In32, an efficient technique for ambiguous area detection in digital mammograms was introduced. This technique depends on Electromagnetism-like Optimization (EML) for image segmentation after the 2D Median noise filtering step. The SVM classifier receives the extracted feature for classification. With just 56 images, an accuracy of 78.57% was achieved. By combining deep CNN (DCNN) and SVM, a CAD system for breast mammography has been presented in33. SVM was used for classification, and DCNN was employed to extract features. This system achieved accuracy, sensitivity, and specificity of 92.85, 93.25, and 90.56% respectively.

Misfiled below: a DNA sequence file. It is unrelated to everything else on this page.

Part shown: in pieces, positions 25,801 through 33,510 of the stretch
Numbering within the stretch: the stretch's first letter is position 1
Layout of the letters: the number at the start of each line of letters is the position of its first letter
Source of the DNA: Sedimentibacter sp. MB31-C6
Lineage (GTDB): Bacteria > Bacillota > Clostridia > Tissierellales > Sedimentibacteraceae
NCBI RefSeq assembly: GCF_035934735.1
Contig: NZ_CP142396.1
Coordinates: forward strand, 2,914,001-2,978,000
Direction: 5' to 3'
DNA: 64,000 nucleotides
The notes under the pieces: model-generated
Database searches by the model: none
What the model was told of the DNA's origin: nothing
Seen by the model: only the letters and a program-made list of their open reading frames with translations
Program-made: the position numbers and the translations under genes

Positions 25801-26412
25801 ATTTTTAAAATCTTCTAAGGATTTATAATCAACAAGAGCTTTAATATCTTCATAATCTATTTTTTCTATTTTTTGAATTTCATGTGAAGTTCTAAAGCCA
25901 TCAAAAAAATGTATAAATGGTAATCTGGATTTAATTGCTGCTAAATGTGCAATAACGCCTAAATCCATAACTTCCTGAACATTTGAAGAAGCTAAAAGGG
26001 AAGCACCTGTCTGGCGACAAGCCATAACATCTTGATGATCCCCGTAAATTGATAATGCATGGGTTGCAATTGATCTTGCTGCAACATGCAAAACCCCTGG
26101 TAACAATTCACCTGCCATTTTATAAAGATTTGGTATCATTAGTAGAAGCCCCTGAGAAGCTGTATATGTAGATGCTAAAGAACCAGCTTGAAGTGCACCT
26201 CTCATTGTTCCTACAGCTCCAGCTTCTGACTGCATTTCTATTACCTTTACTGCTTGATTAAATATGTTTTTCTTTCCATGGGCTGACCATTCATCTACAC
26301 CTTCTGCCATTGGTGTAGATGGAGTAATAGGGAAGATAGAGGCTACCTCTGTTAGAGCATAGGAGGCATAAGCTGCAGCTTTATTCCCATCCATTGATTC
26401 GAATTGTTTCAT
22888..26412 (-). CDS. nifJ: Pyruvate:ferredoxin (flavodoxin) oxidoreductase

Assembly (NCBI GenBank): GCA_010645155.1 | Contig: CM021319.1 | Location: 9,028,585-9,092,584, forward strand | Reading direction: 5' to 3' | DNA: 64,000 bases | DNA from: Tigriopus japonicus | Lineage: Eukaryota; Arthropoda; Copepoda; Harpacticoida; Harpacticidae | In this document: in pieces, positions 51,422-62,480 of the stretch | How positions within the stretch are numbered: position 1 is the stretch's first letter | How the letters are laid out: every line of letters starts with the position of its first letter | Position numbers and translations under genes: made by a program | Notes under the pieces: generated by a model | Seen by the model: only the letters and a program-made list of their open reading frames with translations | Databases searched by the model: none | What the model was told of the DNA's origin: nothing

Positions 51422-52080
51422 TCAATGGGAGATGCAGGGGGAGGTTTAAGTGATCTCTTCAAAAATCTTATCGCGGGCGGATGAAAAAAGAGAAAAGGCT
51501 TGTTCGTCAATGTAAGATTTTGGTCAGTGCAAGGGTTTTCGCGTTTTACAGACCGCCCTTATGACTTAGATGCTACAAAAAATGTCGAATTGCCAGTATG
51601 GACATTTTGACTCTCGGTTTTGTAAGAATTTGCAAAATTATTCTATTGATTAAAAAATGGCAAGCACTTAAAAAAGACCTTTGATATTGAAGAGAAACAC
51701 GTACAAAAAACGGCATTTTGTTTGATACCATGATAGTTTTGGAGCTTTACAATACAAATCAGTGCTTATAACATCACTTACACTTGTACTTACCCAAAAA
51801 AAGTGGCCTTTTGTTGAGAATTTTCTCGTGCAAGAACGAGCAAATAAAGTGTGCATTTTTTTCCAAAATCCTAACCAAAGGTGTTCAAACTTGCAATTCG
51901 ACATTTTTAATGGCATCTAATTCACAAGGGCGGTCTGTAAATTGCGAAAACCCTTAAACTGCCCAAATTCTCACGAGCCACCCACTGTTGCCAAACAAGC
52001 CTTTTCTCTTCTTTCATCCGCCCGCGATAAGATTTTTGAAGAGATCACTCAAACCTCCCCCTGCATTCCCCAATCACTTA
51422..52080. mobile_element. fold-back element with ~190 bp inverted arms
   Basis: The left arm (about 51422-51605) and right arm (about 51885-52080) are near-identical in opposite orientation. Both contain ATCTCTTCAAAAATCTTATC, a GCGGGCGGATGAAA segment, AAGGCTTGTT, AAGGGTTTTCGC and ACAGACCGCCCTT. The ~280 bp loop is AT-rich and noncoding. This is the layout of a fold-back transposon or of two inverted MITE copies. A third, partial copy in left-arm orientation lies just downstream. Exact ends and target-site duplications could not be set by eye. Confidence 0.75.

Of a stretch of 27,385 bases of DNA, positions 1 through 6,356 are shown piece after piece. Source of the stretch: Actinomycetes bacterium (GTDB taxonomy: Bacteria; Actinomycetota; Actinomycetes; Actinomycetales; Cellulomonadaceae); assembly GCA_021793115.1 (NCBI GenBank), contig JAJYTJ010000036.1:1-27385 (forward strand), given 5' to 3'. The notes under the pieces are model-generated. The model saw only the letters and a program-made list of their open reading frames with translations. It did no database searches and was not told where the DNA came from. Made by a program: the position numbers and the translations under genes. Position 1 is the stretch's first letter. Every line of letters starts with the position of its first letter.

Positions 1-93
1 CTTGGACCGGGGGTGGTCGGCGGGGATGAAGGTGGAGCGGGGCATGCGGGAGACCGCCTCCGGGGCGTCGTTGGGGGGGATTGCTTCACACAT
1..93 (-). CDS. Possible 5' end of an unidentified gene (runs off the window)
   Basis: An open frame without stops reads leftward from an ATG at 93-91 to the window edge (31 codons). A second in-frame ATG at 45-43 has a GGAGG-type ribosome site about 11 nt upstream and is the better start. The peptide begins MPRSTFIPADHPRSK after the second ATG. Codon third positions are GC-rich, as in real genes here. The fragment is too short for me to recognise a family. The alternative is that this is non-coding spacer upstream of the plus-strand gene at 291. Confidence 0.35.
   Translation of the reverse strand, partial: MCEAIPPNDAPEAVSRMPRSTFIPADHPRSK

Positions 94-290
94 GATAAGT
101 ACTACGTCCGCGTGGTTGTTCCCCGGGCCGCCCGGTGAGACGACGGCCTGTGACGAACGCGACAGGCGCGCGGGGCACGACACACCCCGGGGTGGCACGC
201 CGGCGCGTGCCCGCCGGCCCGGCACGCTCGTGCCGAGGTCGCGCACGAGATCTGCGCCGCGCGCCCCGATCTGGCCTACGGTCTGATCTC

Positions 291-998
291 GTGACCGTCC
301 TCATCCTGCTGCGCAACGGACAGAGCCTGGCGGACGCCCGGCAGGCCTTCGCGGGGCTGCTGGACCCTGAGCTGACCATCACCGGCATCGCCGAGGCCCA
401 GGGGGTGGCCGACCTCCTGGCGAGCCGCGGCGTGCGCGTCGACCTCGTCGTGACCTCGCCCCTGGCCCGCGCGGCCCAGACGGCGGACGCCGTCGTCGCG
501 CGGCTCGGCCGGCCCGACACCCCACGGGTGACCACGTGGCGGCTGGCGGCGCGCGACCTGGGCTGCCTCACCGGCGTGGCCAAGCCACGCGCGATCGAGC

In34, CNN Improvement for BC Classification (CNNI-BCC) algorithm was proposed. This method improves the BC lesion classification for benign, malignant, and healthy patients with 89.47% of sensitivity and an accuracy of 90.5%. Hassan et al. presented an automated algorithm for BC mass detection depending on the feature matching of different areas utilizing Maximally Stable Extremal Regions (MSER)35. The system was evaluated using 85 MIAS images, and it was 96.47% accurate in identifying the locations of masses. Patil et al. introduced an automated BC detection method36, depending on a combination of recurrent neural network (RNN) and CNN. The Firefly updated chicken-based CSO (FC-CSO) was used to increase segmentation accuracy and optimize the combination of RNN and CNN. A 90.6% accuracy, a 90.42% sensitivity, and an 89.88% specificity are obtained. In37, a BC classification method named BDR-CNN-GCN was introduced, the is a combination of dropout (DO), batch normalization (BN), and two advanced NN (CNN, and graph convolutional network (GCN)). On the breast MIAS dataset, the BDR-CNN-GCN algorithm was run ten times, yielding 96.00% specificity, 96.20% sensitivity, and 96.10% accuracy.